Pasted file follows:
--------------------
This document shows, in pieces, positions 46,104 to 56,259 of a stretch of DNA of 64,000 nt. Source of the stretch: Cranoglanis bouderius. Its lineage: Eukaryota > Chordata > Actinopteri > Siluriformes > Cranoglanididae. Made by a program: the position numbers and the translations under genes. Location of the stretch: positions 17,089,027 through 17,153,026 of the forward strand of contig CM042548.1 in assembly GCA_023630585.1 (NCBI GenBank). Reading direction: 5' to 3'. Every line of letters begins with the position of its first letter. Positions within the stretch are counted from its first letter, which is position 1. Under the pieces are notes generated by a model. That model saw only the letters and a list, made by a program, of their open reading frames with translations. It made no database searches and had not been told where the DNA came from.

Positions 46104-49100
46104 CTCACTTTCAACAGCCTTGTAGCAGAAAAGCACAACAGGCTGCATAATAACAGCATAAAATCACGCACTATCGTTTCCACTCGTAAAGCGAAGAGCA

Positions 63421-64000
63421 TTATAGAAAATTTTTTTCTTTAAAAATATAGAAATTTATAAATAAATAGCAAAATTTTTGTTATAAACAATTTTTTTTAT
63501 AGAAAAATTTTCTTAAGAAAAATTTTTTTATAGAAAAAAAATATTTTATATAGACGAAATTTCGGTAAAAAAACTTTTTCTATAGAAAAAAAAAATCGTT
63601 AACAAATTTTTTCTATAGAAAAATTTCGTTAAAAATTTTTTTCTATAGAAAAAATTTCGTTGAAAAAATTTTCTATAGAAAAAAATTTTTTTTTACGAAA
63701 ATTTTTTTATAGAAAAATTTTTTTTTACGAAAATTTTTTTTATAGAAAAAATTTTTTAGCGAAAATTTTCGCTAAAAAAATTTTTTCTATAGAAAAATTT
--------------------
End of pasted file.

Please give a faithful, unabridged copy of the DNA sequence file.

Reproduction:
This document shows, in pieces, positions 46,104 to 56,259 of a stretch of DNA of 64,000 nt. Source of the stretch: Cranoglanis bouderius. Its lineage: Eukaryota > Chordata > Actinopteri > Siluriformes > Cranoglanididae. Made by a program: the position numbers and the translations under genes. Location of the stretch: positions 17,089,027 through 17,153,026 of the forward strand of contig CM042548.1 in assembly GCA_023630585.1 (NCBI GenBank). Reading direction: 5' to 3'. Every line of letters begins with the position of its first letter. Positions within the stretch are counted from its first letter, which is position 1. Under the pieces are notes generated by a model. That model saw only the letters and a list, made by a program, of their open reading frames with translations. It made no database searches and had not been told where the DNA came from.

Positions 46104-49100
46104 CTCACTTTCAACAGCCTTGTAGCAGAAAAGCACAACAGGCTGCATAATAACAGCATAAAATCACGCACTATCGTTTCCACTCGTAAAGCGAAGAGCA

Positions 63421-64000
63421 TTATAGAAAATTTTTTTCTTTAAAAATATAGAAATTTATAAATAAATAGCAAAATTTTTGTTATAAACAATTTTTTTTAT
63501 AGAAAAATTTTCTTAAGAAAAATTTTTTTATAGAAAAAAAATATTTTATATAGACGAAATTTCGGTAAAAAAACTTTTTCTATAGAAAAAAAAAATCGTT
63601 AACAAATTTTTTCTATAGAAAAATTTCGTTAAAAATTTTTTTCTATAGAAAAAATTTCGTTGAAAAAATTTTCTATAGAAAAAAATTTTTTTTTACGAAA
63701 ATTTTTTTATAGAAAAATTTTTTTTTACGAAAATTTTTTTTATAGAAAAAATTTTTTAGCGAAAATTTTCGCTAAAAAAATTTTTTCTATAGAAAAATTT